RightShip announces innovative Maritime Emissions Portal

RightShip Portal

(www.MaritimeCyprus.com) After partnering with The Australian Marine Environment Protection Association (AUSMEPA), and winning a $250,000 Google Impact grant in 2016, RightShip and AUSMEPA have successfully developed a Maritime Emissions Portal (MEP), which will provide leading emissions inventory data to ports around the world.

Now available for commercial use, the MEP has been designed as a tool to support port operators to better and more accurately understand ship-based emissions, and based on that evidence identify opportunities to develop management strategies.

Combining Automatic Identification System (AIS) movement data and RightShip’s unique vessel insight data, the MEP estimates ship-sourced emissions at specific ports and provides heatmap indications of hotspots and opportunities to reduce environmental impact.

Using industry best practice guidelines from groups including the US EPA, California Air Resources Board and the International Maritime Organisation, the tool is the first of its kind and can monitor all vessel types including ocean-going vessels, OSVs, and tugboats; as well as all operating modes: anchorage, transiting, maneuvering and hotelling.

The easy-to-use digital tool enables ports to better understand and assess their emissions inventory and local air quality and then to identify opportunities for management strategies via the produced heatmaps. Port authorities can use several filters including ship type, points of interest, vessel age and emissions type to develop a clear view of vessel activity while in port.

Kris Fumberger, Global Sustainability Manager, RightShip, said: “There is a real opportunity for port operators, through use of the MEP, to more accurately understand the ship-based emissions profile within their port areas and to also understand the extent to which ship sourced emissions are contributing to total air shed emissions for the area.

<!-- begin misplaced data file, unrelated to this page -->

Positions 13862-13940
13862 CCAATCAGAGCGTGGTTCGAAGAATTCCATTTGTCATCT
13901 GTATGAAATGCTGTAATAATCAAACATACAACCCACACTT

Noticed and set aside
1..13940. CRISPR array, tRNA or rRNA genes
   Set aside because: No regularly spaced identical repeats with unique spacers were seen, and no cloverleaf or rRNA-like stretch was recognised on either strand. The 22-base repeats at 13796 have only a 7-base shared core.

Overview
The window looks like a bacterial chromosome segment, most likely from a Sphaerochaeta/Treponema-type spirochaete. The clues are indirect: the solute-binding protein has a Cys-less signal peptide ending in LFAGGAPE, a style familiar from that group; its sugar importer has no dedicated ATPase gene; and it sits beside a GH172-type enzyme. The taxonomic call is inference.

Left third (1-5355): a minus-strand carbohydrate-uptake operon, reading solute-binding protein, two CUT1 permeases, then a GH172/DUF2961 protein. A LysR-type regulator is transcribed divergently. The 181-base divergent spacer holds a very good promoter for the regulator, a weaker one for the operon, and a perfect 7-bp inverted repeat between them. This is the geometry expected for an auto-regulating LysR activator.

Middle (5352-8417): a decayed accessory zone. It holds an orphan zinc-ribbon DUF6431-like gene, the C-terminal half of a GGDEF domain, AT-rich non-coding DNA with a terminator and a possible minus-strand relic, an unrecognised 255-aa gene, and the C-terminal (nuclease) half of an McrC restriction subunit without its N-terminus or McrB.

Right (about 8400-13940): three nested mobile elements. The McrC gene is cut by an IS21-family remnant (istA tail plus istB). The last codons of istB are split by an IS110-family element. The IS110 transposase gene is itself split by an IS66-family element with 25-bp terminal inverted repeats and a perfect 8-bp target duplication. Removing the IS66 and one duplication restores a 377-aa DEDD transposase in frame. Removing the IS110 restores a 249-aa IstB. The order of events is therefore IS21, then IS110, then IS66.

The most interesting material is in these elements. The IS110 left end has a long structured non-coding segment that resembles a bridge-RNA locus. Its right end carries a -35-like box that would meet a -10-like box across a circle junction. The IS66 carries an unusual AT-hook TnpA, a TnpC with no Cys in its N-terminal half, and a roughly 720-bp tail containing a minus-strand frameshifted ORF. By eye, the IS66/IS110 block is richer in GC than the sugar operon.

“With the support of Google and our AUSMEPA partnership, RightShip is pleased to have successfully tested this product with the Pilbara Port Authority. We are now confident this tool can be delivered to any port seeking to monitor and reduce its emissions.

“We’ve spent several years developing this interactive portal which allows port environment managers to look at all the emissions from ocean-going vessels, OSVs and tugboats. They can log in, get all of their emissions data and identify opportunities for better environmental protection."

Roger Johnston, CEO, Pilbara Ports Authority said working with RightShip to develop the MEP had provided a clear insight into the port’s marine emissions profile.

“The pilot study modeled the financial year 2018/2019 which has allowed us to compare the modeled outputs of the MEP with the collected data from that period. This provided the team with the ability to validate the process and we are continuing to test this outcome.

“The relationship will now continue to extend the MEP to PPA’s other ports within the Pilbara region of Western Australia. Early indications are that the MEP will be a useful tool for both port authorities and port operators to better understand shipping emissions and therefore consider management opportunities to address these emissions in balance with land-based sources,” Mr Johnston said.

With the successful pilot program now completed, RightShip is inviting new port partners to use the tool and assess their emissions profiles. RightShip offers an end-to-end customer support process in which interested port authorities can subscribe to the tool and work with RightShip to review its emissions reduction strategy.

About RightShip
Established in 2001, RightShip is the world’s biggest third-party maritime due diligence organisation, providing expertise in global safety, sustainability and social responsibility practices. Founded with the mission to drive operational improvements in the global shipping industry, more than 3,000 people use RightShip’s due diligence, environmental and inspection services to help them manage risk and improve overall maritime safety standards.

Source: Rightship


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